If you have recently inherited a home from a relative or friend, you've probably put some thought into what you should do with the property. Many inherited homes are completely paid for, and it often makes good sense to hold onto them rather than selling them right away. This is particularly true in areas currently undergoing the process of gentrification — property values can go up in a relatively short period of time when this scenario is a part of the picture, so you stand to gain financially if you decide to hold into the home for the time being.
If living in the home yourself while waiting for property values to rise isn't possible for you, you can rent it out to generate some income. However, there are three major things you should do before placing the property on the rental market:
Have an Estate Liquidation Sale
Inherited homes generally come with furnishings, appliances, household items, and personal possessions. Some of this is quite valuable, so consider having an estate liquidation sale in order to prepare it to be occupied by tenants. This is generally a huge job, especially if the deceased lived in the home for decades and amassed a lifetime of possessions. The services of a good estate liquidation company are invaluable in this situation — they can assess the value of the various items, organize the sale, and even advise you on which items you're better off simply donating to charity rather than trying to sell.
Give the Home a Safety Facelift
After the home has been cleared out as a result of the estate liquidation sale, you should give it a thorough safety facelift before putting it on the local rental market. All parts of the home should be gone over with a fine-toothed comb to identify any potential safety issues -- not only does this help ensure the safety of your future tenants, it helps you hedge your bets against personal injury lawsuits. Loose floorboards and railings should be repaired, slippery floor surfaces should be replaced, and any other possible safety hazards should be addressed.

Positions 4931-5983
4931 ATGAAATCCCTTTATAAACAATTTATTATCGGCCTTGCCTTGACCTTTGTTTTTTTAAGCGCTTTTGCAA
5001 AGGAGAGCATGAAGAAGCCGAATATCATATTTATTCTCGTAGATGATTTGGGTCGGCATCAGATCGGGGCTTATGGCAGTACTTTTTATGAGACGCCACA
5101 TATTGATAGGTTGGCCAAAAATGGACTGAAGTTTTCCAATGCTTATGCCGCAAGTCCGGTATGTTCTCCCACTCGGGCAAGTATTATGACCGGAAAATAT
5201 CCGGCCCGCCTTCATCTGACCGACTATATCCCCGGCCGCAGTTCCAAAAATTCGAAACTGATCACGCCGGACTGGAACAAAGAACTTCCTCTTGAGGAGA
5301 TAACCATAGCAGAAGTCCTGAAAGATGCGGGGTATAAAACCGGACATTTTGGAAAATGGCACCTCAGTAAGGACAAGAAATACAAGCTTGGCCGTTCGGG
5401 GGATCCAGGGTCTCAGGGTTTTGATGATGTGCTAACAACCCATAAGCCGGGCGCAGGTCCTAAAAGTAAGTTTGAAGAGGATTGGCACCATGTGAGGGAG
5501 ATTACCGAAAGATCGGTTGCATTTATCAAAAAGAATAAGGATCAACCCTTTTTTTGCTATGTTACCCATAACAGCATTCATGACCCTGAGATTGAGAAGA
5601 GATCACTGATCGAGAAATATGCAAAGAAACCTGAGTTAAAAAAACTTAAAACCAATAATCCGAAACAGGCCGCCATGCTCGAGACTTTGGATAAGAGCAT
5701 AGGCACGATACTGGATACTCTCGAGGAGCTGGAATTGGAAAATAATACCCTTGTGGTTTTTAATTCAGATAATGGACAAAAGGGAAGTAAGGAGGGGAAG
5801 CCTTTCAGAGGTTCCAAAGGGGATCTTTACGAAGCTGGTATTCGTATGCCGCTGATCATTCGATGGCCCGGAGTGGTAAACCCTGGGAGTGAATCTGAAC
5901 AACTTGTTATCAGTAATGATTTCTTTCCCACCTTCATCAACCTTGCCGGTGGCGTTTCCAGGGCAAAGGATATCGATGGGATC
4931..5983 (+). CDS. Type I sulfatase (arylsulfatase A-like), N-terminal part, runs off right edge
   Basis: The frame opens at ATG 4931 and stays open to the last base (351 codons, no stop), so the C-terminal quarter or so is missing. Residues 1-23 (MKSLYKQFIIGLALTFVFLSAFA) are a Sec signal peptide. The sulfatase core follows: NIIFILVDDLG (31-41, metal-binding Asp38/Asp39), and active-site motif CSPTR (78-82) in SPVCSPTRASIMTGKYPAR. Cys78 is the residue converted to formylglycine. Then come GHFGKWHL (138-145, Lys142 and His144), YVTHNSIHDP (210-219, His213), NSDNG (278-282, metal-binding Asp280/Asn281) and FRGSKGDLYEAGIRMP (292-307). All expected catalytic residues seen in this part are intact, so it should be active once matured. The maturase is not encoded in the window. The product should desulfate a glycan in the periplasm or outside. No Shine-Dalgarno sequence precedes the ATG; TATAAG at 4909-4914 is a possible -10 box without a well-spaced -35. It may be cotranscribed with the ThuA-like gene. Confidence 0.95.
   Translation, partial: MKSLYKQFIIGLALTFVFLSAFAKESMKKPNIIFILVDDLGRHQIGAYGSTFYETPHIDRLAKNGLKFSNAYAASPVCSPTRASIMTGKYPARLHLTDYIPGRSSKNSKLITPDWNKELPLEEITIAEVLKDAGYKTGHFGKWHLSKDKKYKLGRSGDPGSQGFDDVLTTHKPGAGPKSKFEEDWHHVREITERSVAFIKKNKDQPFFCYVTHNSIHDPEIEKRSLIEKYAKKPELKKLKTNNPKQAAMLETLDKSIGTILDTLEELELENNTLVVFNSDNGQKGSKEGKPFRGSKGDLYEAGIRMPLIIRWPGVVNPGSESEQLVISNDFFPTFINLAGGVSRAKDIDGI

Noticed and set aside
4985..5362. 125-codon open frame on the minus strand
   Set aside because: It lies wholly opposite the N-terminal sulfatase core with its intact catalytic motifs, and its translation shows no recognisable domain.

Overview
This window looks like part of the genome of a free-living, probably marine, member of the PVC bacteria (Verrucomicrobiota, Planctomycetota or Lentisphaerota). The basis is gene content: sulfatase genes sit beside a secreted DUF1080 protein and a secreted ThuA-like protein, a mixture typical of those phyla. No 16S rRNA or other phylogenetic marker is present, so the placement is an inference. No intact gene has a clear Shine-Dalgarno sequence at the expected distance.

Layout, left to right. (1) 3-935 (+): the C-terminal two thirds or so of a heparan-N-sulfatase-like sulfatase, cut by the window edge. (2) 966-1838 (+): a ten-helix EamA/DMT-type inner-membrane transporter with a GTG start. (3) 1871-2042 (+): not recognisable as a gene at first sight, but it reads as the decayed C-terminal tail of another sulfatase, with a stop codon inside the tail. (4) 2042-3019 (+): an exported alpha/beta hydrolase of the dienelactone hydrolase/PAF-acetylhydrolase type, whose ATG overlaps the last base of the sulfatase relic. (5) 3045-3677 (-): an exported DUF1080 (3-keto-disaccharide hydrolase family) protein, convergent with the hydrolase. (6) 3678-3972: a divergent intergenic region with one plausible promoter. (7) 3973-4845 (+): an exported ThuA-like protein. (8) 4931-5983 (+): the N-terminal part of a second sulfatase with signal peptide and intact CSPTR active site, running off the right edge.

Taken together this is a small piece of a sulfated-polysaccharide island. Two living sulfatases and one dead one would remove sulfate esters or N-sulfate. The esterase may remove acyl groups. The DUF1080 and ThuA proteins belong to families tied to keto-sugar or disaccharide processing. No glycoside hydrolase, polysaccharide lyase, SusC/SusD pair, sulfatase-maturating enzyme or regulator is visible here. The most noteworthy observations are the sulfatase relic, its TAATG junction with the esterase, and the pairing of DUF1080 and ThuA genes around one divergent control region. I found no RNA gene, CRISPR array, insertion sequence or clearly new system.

Find a Good Property Management Company
Many people who inherit homes and decide to use them as rentals quickly find themselves struggling with the duties of being a landlord. If you're employed or not living in the same area as your inherited home, it won't be convenient for you to perform repairs, show the home to prospective tenants, collect rent, and deal with evictions. A good property management can take these burdens off your shoulders.